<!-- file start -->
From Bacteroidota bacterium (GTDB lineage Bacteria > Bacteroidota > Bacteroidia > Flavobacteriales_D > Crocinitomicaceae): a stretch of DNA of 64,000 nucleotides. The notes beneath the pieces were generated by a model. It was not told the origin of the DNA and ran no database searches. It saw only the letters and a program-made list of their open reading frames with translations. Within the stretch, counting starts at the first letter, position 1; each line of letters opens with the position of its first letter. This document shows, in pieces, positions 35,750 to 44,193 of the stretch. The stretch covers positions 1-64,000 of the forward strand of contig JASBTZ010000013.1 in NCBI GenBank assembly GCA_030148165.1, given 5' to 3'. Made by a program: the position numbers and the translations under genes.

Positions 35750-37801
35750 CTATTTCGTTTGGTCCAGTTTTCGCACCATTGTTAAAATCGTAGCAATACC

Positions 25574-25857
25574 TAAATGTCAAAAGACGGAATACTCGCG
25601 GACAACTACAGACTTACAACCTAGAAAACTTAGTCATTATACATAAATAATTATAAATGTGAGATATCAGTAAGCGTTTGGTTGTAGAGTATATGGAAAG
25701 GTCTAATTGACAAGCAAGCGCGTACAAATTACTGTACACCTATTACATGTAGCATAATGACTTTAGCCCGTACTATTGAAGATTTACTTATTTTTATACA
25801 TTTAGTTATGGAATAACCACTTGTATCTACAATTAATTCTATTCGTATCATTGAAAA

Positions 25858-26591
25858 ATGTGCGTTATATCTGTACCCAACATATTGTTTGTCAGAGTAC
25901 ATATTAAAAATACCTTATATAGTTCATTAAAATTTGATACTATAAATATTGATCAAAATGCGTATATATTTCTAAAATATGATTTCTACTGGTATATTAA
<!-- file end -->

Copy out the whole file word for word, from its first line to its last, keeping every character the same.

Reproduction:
From Bacteroidota bacterium (GTDB lineage Bacteria > Bacteroidota > Bacteroidia > Flavobacteriales_D > Crocinitomicaceae): a stretch of DNA of 64,000 nucleotides. The notes beneath the pieces were generated by a model. It was not told the origin of the DNA and ran no database searches. It saw only the letters and a program-made list of their open reading frames with translations. Within the stretch, counting starts at the first letter, position 1; each line of letters opens with the position of its first letter. This document shows, in pieces, positions 35,750 to 44,193 of the stretch. The stretch covers positions 1-64,000 of the forward strand of contig JASBTZ010000013.1 in NCBI GenBank assembly GCA_030148165.1, given 5' to 3'. Made by a program: the position numbers and the translations under genes.

Positions 35750-37801
35750 CTATTTCGTTTGGTCCAGTTTTCGCACCATTGTTAAAATCGTAGCAATACC

Positions 25574-25857
25574 TAAATGTCAAAAGACGGAATACTCGCG
25601 GACAACTACAGACTTACAACCTAGAAAACTTAGTCATTATACATAAATAATTATAAATGTGAGATATCAGTAAGCGTTTGGTTGTAGAGTATATGGAAAG
25701 GTCTAATTGACAAGCAAGCGCGTACAAATTACTGTACACCTATTACATGTAGCATAATGACTTTAGCCCGTACTATTGAAGATTTACTTATTTTTATACA
25801 TTTAGTTATGGAATAACCACTTGTATCTACAATTAATTCTATTCGTATCATTGAAAA

Positions 25858-26591
25858 ATGTGCGTTATATCTGTACCCAACATATTGTTTGTCAGAGTAC
25901 ATATTAAAAATACCTTATATAGTTCATTAAAATTTGATACTATAAATATTGATCAAAATGCGTATATATTTCTAAAATATGATTTCTACTGGTATATTAA